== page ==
mspTrain: Multi-State Adaptive-Dynamic Process Training

Description Usage Arguments Details Value See Also Examples

View source: R/mspTrain.R

Description

This function performs Multi-State Adaptive-Dynamic PCA on a data set with time-stamped observations.

Usage

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mspTrain(data, labelVector, trainObs, updateFreq = ceiling(0.5 * trainObs),
  Dynamic = TRUE, lagsIncluded = c(0, 1), faultsToTriggerAlarm = 5, ...)

Arguments

data

An xts data matrix

labelVector

Class labels as a logical (two states only) or finite numeric (two or more states) vector or matrix column (not from data frame) with length equal to the number of rows in "data". For data with only one state, this will be a vector of 1s.

trainObs

The number of observations upon which to train the algorithm. This will be split based on class information by a priori class membership proportion.

updateFreq

The algorithm update frequency. Defaults to half as many observations as the training frequency.

Dynamic

Specify if the PCA algorithm should include lagged variables. Defaults to TRUE.

lagsIncluded

A vector of lags to include. If Dynamic = TRUE, specify which lags to include. Defaults to c(0, 1), signifying that the Dynamic process observations will include current observations and observations from one time step previous. See "Details" for more information.

faultsToTriggerAlarm

The number of sequential faults needed to trigger an alarm. Defaults to 5.

...

Lazy dots for additional internal arguments

Details

This function is designed to identify and sort out sequences of observations which fall outside normal operating conditions. We assume that the process data are time-dependent in both seasonal and non-stationary effects (which necessitate the Adaptive and Dynamic components, respectively). We further assume that this data is drawn from a multivariate process under multiple mutually exclusive states, implying that the linear dimension reduction projection matrices may be different for each state. Therefore, in summary, this function lags the features to account for correlation between sequential observations, splits the data by classes, and re-estimates projection matrices on a rolling window to account for seasonality. Further, this function uses non-parametric density estimation to calculate the 1 - alpha quantiles of the SPE and Hotelling's T2 statistics from a set of training observations, then flags any observation in the testing data set with process monitoring statistics beyond these calculated critical values. Becuase of natural variablity inherent in all real data, we do not remove observations simply because they are have been flagged as outside normal operating conditions. This function records an alarm only for observations having five flags in a row, as set by the default argument value of "faultsToTriggerAlarm". These alarm-positive observations are then removed from the data set and held in a separate xts matrix for inspection.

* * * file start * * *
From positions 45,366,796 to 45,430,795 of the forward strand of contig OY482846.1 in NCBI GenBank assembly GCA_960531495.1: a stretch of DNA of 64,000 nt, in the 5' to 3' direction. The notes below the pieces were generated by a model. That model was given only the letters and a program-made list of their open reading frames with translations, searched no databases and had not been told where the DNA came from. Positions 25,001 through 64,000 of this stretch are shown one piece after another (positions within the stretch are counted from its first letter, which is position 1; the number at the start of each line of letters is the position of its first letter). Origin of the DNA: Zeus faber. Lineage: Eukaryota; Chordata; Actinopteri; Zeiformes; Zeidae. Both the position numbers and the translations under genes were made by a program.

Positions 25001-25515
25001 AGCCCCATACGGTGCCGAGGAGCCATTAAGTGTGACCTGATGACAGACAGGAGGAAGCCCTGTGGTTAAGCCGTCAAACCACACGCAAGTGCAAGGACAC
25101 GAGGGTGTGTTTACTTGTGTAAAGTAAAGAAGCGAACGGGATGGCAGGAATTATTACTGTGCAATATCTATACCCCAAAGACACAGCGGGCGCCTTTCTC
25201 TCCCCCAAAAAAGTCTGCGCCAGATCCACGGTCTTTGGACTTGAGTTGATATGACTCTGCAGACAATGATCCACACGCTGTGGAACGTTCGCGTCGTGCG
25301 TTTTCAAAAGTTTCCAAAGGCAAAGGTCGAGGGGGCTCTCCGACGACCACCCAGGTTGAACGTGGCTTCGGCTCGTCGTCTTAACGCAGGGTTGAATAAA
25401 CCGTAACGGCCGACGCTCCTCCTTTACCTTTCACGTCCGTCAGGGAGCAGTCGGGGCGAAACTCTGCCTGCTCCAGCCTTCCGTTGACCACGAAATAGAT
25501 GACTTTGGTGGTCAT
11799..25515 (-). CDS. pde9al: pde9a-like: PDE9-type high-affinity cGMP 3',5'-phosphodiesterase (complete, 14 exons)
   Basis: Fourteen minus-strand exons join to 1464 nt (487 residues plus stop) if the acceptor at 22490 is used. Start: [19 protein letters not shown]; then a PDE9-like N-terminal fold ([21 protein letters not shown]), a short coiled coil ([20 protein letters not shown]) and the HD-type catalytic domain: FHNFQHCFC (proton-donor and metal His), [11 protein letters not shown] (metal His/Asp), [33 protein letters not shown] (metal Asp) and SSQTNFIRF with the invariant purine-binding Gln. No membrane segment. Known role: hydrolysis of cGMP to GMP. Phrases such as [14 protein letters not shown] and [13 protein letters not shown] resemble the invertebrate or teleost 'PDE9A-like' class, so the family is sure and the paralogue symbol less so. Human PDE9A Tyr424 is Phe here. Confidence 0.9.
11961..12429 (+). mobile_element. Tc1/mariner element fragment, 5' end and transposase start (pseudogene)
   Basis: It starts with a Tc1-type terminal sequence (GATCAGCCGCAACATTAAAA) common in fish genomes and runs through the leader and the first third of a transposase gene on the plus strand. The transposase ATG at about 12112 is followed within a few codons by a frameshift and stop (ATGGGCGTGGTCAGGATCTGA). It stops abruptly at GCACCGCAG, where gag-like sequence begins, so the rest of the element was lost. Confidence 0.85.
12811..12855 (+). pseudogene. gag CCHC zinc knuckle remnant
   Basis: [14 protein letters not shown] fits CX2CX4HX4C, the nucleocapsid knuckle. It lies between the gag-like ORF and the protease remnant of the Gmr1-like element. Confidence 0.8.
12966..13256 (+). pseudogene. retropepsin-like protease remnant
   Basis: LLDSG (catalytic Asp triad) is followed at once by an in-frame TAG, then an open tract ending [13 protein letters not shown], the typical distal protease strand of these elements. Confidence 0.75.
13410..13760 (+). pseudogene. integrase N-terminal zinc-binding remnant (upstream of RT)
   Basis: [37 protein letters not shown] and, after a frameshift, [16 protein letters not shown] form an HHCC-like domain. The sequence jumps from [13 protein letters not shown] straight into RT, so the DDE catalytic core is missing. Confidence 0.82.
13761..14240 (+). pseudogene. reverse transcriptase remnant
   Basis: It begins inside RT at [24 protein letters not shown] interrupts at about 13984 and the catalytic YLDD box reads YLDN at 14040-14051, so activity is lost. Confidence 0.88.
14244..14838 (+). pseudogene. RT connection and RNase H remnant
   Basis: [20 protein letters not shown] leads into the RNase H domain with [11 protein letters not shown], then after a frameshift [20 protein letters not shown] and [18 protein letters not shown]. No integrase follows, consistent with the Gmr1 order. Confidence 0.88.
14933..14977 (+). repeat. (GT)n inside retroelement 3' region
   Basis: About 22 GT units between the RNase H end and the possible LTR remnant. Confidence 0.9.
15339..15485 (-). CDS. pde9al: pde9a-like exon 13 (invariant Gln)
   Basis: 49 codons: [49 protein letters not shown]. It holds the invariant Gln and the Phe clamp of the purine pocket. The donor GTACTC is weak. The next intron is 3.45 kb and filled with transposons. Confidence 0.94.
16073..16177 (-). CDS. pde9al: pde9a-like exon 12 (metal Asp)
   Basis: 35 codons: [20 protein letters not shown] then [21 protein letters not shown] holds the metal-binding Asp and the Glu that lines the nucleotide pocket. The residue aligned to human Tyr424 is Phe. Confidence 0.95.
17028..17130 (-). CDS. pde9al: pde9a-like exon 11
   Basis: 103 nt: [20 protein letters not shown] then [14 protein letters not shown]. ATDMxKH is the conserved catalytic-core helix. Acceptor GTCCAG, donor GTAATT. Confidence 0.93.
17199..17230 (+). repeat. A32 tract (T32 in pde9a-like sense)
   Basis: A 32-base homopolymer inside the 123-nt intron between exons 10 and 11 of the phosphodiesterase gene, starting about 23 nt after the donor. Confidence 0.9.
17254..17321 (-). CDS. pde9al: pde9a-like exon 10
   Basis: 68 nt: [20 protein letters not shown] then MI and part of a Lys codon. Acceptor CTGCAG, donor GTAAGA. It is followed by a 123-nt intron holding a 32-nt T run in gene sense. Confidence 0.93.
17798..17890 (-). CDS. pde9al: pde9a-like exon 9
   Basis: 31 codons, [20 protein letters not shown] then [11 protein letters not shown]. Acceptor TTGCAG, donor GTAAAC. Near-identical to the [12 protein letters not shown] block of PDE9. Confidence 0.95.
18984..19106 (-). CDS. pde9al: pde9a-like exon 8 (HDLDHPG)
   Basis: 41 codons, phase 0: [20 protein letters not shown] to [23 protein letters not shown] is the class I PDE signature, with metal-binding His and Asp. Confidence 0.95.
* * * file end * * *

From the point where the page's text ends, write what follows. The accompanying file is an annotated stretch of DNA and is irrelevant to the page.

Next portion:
Concering the lagsIncluded variable: the argument lagsIncluded = c(0,1) will column concatenate the current data with the same data from one discrete time step back. This will necessarily remove the first row of the data matrix, as we will have NA values under the lagged features. The argument lagsIncluded = 0:2 will column concatenate the current observations with the observations from one step previous and the observations from two steps previous, which will necessarily require the removal of the first two rows of the data matrix. To include only certain lags with the current data, specify lagsIncluded = c(0, lag_1, lag_2, ... , lag_K). This induce NA values in the first max(lag_k) rows, for k = 1, ... , K, and these rows will be removed from consideration. From the lag.xts() function helpfile: "The primary motivation for having methods specific to xts was to make use of faster C-level code within xts. Additionally, it was decided that lag's default behavior should match the common time-series interpretation of that operator — specifically that a value at time ‘t’ should be the value at time ‘t-1’ for a positive lag. This is different than lag.zoo() as well as lag.ts()."

Of note when considering performance: the example has 10080 rows on three features alternating between three states, and trains on 20 percent of the observations, while updating every 1008 (10 percent) observation. On a 2016 Macbook Pro with 16Gb of RAM, this example function call takes 15 second to run. Increasing the update frequency will decrease computation time, but may increase false alarm rates or decrease flagging accuracy. We recommend that you set the update frequency based on the natural and physical designs of your system. For example, if your system has a multi-state process which switches across one of four states every two hours, then test the update frequency at an eight or 12 hour level — enough observations to measure two to three full cycles of the switching process. For observations recorded every five minutes, try updateFreq = (60 / 5) * 8 = 96 or (60 / 5) * 12 = 144.

This user-facing function calls the processMonitor() function, and returns the training arguments necessary to call the mspMonitor() and mspWarning() functions.

For more details, see Kazor et al (2016):

http://link.springer.com/article/10.1007/s00477-016-1246-2

Value

A list with the following components:

See Also

Calls: processMonitor. Pipe flow: mspTrain into mspMonitor into mspWarning.

Examples

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## Not run: # cut down on R CMD check time

  nrml <- mspProcessData(faults = "NOC")

  mspTrain(data = nrml[, -1],
         labelVector = nrml[, 1],
         trainObs = 4320)


## End(Not run)

mvMonitoring documentation built on Nov. 17, 2017, 6:31 a.m.